Last-ditch deal as world's biggest bankruptcy looms

As a Russian-backed consortium sealed a deal to buy GM Europe last night, Sean O'Grady explores the crisis in the motor industry

In the car industry, few things stand still for very long. Yesterday though, the future for 5,000 Vauxhall workers in Luton and at Ellesmere Port in Merseyside seemed a little more stable. For days the negotiations surrounding the disposal of General Motors' European operations, including Vauxhall, have become something of an international soap opera. The Business Secretary, Lord Mandelson, has been accused by the unions of having nothing more than a walk-on part in scenes dominated by the American and German governments and the three private sector bidders for the business, which employs 50,000 people, half of them in German Opel factories.

Yesterday, the Canadian Magna company, the only prospective purchaser remaining after Fiat and US private equity group Ripplewood Holdings flounced off the set, took control of GM Europe, in a deal backed by at least €1.4bn (£1.22bn) in loan guarantees from the German government and €500m- €700m in cash from the new investors, who include the Russian oligarch Oleg Deripaska. Now GM in the US will still hold 35 per cent of GM Europe: the Russian state-controlled bank Sberbank, part of Magna's consortium, will own another 35 per cent, while Magna itself has 20 per cent. The remaining 10 per cent will be given to the workers. Russian auto firm Gaz, nominally controlled by Mr Deripaska, is also involved in the deal, and has an existing Russian joint venture with GM.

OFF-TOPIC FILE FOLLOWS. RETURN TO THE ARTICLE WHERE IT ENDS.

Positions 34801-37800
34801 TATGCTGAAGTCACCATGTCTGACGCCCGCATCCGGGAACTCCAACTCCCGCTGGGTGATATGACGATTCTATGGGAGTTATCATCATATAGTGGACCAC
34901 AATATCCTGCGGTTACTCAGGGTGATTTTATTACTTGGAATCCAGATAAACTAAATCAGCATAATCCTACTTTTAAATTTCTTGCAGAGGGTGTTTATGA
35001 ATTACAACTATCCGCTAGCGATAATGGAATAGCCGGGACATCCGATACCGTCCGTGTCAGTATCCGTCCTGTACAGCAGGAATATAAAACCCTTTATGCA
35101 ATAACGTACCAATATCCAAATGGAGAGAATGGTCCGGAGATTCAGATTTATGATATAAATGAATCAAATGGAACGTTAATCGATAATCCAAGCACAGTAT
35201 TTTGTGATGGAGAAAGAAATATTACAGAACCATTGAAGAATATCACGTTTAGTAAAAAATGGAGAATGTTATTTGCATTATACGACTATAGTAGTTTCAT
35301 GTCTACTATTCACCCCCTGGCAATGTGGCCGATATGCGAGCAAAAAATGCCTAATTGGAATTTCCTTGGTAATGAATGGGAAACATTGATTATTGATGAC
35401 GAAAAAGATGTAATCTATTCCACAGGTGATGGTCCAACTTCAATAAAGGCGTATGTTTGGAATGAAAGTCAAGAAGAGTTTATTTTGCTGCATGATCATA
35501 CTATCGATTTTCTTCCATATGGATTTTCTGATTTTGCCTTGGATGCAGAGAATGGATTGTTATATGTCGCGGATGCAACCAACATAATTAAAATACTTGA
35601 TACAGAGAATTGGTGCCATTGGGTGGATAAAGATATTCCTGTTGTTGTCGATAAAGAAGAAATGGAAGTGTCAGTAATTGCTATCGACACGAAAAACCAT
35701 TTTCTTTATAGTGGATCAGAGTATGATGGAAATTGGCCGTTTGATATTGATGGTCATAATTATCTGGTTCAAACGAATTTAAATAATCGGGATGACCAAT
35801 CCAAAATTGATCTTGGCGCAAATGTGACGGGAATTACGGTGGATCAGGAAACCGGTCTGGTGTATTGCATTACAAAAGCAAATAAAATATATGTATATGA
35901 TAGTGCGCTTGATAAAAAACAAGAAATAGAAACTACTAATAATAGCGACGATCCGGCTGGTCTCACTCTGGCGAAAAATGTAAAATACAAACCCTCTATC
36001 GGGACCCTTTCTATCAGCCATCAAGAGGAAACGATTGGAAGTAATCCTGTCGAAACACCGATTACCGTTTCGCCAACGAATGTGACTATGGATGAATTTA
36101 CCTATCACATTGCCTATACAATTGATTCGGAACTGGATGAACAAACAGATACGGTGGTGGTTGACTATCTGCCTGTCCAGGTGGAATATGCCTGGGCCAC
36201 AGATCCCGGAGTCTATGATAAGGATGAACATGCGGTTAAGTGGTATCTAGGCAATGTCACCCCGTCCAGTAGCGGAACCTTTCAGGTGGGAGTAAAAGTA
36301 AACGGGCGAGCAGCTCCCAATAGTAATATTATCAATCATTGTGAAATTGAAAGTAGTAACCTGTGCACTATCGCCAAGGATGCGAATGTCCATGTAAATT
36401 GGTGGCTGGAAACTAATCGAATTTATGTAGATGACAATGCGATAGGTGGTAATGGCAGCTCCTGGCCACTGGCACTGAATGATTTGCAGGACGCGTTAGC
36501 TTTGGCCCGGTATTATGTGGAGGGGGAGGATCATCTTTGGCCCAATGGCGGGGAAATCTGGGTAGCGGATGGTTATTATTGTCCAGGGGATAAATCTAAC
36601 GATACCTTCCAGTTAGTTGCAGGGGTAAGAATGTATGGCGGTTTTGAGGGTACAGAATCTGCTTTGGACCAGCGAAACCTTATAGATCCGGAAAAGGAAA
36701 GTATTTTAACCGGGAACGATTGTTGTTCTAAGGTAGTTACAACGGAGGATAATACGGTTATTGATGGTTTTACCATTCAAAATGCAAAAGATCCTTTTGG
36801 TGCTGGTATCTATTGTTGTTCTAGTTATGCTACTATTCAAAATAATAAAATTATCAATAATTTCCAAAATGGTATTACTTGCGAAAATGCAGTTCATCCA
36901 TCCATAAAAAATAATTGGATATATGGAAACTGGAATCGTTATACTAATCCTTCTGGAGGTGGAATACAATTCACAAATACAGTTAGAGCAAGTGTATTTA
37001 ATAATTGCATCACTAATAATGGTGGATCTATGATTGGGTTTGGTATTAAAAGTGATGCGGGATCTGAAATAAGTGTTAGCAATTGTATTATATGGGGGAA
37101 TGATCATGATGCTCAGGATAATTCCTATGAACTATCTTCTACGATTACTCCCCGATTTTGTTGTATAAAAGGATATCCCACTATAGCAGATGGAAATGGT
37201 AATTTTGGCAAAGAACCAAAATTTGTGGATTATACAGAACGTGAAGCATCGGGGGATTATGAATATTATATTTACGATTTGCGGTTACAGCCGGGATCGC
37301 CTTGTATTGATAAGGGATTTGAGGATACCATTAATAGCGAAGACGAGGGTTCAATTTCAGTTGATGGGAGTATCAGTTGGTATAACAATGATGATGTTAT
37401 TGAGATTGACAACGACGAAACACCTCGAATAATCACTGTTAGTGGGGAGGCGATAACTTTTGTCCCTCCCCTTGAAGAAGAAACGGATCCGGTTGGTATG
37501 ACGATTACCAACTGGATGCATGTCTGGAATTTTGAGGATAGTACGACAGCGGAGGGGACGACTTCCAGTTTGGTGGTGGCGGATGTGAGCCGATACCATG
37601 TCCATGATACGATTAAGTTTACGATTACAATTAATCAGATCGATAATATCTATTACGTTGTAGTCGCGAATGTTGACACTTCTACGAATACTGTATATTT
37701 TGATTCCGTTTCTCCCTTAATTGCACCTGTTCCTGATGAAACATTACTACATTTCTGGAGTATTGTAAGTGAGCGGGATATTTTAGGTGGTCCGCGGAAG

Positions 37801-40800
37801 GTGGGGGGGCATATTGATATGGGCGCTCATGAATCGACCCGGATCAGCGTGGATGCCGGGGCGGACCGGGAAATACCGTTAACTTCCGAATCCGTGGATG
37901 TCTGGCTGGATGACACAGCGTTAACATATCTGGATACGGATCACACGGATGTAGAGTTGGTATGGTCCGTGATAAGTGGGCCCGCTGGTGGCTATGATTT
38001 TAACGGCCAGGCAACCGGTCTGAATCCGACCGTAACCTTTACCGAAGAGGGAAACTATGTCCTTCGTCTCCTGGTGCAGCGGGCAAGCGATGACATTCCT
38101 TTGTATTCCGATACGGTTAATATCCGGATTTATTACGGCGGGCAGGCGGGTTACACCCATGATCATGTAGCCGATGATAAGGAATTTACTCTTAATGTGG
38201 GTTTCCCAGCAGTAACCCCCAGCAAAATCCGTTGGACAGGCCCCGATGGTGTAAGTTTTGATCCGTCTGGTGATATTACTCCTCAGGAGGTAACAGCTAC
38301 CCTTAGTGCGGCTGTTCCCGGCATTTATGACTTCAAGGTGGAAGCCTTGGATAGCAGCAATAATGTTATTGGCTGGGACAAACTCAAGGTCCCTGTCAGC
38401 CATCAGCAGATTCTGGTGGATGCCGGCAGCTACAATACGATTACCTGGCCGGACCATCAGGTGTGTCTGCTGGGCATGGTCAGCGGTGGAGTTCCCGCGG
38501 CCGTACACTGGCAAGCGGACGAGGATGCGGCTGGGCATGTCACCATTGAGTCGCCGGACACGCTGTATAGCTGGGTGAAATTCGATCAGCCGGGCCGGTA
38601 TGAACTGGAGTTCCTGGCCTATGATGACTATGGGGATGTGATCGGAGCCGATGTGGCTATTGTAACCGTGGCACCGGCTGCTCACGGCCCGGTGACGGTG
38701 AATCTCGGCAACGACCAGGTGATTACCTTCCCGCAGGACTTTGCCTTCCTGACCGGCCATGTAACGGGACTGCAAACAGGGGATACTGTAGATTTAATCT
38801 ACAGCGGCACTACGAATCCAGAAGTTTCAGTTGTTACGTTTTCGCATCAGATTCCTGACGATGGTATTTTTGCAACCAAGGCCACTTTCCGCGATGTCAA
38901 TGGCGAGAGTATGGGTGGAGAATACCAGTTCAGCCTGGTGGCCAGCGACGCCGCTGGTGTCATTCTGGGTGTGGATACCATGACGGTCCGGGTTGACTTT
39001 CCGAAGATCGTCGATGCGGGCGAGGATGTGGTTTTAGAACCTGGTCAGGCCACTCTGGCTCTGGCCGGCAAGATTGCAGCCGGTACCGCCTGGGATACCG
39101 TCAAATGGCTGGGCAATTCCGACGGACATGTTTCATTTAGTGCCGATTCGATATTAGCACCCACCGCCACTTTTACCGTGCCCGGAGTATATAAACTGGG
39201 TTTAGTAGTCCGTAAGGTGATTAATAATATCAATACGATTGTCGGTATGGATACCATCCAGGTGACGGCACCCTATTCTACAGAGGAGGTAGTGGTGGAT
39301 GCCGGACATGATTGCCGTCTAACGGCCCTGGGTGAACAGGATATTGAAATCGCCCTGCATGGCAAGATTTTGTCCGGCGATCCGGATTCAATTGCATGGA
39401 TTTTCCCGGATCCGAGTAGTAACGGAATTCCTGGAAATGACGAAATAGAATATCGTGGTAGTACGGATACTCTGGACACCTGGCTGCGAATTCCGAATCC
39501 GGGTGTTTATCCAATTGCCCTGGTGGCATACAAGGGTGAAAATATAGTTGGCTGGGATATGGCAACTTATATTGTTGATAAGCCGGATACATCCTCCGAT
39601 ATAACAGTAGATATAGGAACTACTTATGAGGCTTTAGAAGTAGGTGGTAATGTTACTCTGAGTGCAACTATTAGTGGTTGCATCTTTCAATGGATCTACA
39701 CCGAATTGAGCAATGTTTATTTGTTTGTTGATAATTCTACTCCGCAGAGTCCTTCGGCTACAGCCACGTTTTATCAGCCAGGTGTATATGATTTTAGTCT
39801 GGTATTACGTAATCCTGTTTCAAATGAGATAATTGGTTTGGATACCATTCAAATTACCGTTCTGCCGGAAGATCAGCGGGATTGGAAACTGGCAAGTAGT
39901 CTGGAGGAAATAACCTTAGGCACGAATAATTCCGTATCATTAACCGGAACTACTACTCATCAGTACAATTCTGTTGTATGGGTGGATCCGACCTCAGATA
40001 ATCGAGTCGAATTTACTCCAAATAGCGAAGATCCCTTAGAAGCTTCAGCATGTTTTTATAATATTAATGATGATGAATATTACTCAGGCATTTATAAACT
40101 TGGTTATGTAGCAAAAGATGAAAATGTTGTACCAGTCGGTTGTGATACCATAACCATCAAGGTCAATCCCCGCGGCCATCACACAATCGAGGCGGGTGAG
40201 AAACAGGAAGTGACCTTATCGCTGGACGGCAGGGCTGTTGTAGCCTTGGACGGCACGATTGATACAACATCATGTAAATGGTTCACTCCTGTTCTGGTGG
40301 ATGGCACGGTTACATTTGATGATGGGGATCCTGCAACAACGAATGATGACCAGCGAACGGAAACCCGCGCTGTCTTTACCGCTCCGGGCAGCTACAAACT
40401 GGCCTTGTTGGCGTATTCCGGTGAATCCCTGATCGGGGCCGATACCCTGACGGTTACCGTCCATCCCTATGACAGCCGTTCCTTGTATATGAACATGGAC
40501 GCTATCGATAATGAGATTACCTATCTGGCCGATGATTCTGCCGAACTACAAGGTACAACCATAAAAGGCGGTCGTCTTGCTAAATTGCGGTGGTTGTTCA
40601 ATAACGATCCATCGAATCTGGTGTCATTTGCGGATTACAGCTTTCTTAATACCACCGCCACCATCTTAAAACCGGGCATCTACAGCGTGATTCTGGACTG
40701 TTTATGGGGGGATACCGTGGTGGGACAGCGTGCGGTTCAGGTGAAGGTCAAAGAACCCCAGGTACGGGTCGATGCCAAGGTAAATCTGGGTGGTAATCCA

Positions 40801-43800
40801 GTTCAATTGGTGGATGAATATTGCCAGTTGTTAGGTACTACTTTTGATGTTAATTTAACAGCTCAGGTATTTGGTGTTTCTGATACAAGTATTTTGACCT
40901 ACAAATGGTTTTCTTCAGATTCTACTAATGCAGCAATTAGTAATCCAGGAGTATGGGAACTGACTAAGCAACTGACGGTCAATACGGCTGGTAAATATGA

With the sale under way Detroit-based parent General Motors can now proceed to an "orderly" bankruptcy under America's special Chapter 11 rules. GM will file for bankruptcy on Monday in what will be the biggest failure in corporate history, once unthinkable, and a powerful badge, were any needed, of how a financial crisis originating in an obscure corner of the securities market has penetrated to the heart of the world's economic life. When GM emerges in a few months time, it will be smaller and 72 per cent owned by the US taxpayer. It will join AIG, Freddie Mac, Fannie Mae and other unwanted children of the economic crisis in President Obama's corporate orphanage.